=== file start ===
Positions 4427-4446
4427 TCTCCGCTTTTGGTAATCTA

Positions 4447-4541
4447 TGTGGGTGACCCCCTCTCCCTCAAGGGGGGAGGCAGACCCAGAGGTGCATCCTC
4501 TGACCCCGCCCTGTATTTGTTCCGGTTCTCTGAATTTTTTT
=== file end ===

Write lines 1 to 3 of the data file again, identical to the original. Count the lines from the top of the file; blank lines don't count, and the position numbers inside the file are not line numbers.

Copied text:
Positions 4427-4446
4427 TCTCCGCTTTTGGTAATCTA

Positions 4447-4541